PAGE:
If there is no spare capacity, then Government will only succeed in obtaining the extra goods and services it needs for it’s expanded expenditure programme if the private sector consumes less. This could happen through a reduction in v – perhaps the private sector saves more, or has to wait because of shortages of critical labour or goods and services. However, a large part of the gap between demand and supply is likely to be met through suppliers increasing prices as they realise that the extra Government demand gives them more bargaining power.
To summarise: if there is no spare capacity, the extra quantity of goods and services that Government wishes to buy can only be supplied if the private sector consumes less. Price increases are the mechanism by which the amount that can be purchased is brought into balance with what is available. Government is only able to secure the increased quantity of goods and services it has planned to purchase by reducing the supply available to businesses and households, just as would have happened if it had financed the spending through taxation. Everyone, including the Government itself, will find that, because of increased prices, planned levels of spending will buy less than expected, and the objectives of the spending will not be fully achieved.
In a trading economy of course, part of the excess demand can be met by imports. Introducing the external sector to the analysis adds some complications but does not fundamentally alter the picture. If goods and services can be purchased from abroad, there is no capacity constraint. If Government increases it’s spending beyond the ability of the domestic economy to supply, then money will flow out of the country as imports increase and less is available to export.
The country will have to buy more foreign currency in order to buy the extra imports. This will reduce the excess money supply, as £s flow out of the country to foreign suppliers. The increased demand for Euros will change the exchange rate, raising the £ cost of buying a Euro. The excess demand for foreign goods and services will eventually be self-correcting as the depreciation of the exchange rate reduces demand for foreign goods and services, in the same way that inflation frustrates demand for domestically produced output. If domestic demand continues to exceed the capacity of the domestic economy, then foreign holders of UK currency will eventually become wary. Interest rates charged by foreign creditors will increase to reflect the expected rate of decline in the value of the currency. Contracts will be denominated in Euros rather than £s. If continued for too long, the combination of a collapsing exchange rate and public and private debt denominated in foreign currency can eventually lead to unsustainable debt problems as African and Latin American countries found in the 1980s. I am not suggesting that this is a serious risk for the UK, but there is a need to manage domestic demand to be broadly consistent with a sustainable balance of payments position in the medium term.
Economists and central bankers generally discourage Governments from making too much use of money creation to finance their spending. The danger if Government continues to have recourse to the printing press to finance it’s expenditure is that a vicious circle can develop. Firms and households expect prices to continue to rise, and therefore seek to protect themselves by holding tangible assets rather than money, and seeking to adjust their prices and wages to the rate of inflation, building more excess demand into the system. In the jargon, the velocity of circulation can become very high. If not checked, the result can be hyper-inflation, banking collapse, and a retreat into a barter economy. This is not just fanciful theory, there have been plenty of real world examples from Germany in the 1920s to Zimbabwe more recently.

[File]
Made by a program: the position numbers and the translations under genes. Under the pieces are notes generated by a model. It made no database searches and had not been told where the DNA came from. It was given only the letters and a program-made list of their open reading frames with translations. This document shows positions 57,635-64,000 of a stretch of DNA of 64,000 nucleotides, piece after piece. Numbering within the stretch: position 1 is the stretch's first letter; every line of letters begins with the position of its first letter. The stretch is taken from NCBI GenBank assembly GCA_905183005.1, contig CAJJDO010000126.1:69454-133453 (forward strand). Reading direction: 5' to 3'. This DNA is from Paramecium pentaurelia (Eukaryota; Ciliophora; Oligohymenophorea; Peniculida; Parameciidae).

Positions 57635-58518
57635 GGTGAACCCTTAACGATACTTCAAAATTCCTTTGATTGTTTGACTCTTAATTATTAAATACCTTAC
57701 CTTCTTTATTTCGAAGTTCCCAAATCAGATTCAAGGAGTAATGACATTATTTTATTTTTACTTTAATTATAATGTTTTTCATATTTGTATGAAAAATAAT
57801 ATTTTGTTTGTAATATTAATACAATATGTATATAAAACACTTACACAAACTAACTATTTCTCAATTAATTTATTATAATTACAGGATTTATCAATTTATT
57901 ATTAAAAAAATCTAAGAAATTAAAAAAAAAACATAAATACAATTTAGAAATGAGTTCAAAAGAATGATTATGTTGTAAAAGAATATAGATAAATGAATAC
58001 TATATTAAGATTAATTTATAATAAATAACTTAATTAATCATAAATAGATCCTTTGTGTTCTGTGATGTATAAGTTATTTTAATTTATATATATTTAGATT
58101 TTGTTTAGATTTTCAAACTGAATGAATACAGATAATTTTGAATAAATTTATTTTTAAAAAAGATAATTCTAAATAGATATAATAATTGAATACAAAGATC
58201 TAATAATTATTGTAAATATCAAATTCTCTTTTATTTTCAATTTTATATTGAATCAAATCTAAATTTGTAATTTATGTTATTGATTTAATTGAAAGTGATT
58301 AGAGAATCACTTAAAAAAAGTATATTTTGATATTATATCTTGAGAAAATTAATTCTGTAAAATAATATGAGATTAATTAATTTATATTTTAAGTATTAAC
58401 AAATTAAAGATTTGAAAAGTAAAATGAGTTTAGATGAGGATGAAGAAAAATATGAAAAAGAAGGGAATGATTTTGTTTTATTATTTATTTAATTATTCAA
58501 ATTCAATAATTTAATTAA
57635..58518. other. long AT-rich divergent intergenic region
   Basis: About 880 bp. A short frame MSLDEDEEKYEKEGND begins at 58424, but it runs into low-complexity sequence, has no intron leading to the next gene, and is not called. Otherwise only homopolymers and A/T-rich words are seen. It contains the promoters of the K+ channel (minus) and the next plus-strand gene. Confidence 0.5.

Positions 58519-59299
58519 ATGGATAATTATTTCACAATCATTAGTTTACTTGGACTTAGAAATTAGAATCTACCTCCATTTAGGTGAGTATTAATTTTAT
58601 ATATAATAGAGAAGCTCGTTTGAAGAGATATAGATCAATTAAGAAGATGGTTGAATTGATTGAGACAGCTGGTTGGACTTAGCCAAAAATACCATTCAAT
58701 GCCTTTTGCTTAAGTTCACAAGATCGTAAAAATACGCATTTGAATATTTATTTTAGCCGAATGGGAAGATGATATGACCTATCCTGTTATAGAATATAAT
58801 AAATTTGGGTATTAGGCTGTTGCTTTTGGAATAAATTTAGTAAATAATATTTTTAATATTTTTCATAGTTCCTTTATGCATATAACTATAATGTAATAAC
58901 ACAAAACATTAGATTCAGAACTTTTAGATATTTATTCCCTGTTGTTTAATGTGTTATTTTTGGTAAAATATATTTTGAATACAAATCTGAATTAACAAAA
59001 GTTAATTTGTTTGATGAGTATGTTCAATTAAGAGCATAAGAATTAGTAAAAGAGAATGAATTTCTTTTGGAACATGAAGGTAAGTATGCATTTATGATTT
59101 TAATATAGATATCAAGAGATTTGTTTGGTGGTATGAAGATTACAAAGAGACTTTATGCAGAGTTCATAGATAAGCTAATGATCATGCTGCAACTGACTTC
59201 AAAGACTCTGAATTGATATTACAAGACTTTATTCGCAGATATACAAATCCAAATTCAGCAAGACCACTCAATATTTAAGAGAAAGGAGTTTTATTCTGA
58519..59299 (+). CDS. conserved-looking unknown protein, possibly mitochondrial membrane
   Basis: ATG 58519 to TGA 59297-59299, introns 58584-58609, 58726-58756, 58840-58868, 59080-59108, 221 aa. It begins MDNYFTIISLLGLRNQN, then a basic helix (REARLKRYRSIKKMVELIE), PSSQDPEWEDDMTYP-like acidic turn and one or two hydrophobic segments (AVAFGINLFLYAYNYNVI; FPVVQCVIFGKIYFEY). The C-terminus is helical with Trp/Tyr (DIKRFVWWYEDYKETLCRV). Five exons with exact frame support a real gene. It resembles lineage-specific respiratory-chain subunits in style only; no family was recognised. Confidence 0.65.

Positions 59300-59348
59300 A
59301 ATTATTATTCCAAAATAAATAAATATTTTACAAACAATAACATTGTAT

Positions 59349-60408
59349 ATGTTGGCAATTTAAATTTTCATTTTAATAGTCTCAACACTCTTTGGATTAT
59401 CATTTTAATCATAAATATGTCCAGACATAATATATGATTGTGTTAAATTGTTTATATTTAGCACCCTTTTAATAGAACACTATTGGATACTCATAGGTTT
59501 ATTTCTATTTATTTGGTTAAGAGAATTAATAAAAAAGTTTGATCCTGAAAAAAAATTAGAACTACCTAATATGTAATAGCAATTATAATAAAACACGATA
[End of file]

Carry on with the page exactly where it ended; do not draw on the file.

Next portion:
COVID 19 and the Magical Money Tree
The circumstances of the current pandemic in the UK make the risks of financing Government spending through borrowing or through money creation relatively modest, at least in the short term. To understand why, a short explanation of the national accounts will be helpful.
The key concept is that every good or service produced in the UK or any other national economy generates an exactly equivalent income for someone. Labour and capital are combined through a production process to produce outputs that are sold to produce income that is shared between the workers and the owners of the capital. Output consists of investment plus consumption goods, and equals income that consists of consumption plus savings. The output of consumption goods equals consumption expenditure by definition -because consumption goods that are not sold in the period are defined as an investment in stocks . This means that the condition for the supply and demand of goods and services to be in balance is that savings should equal investment. This is true by definition after the event.
The problem occurs when investment plans and savings plans differ. If firms plan to invest more than households plan to save, the physical capacity of the economy to supply the necessary goods and services will be exceeded. The banking system may create the money to finance the investment, but physical supply limits will push up prices and interest rates as firms compete for the available labour and capital equipment, reducing the profitability of investment. Conversely, if savings exceed investment, there will be insufficient demand to fully employ the available labour and equipment. The interest rate may fall, reducing the incentive to save and making investment more profitable. However, there is no guarantee that any positive interest rate exists at which the two can be brought into balance. The key insight of Keynesian economics was that, if the private sector is unwilling to invest the available savings, then Government can step in and restore full employment by spending more, increasing the Government deficit. This was the basis of economic policy from the end of the second world war until the rise of monetarist economics in the 1980s.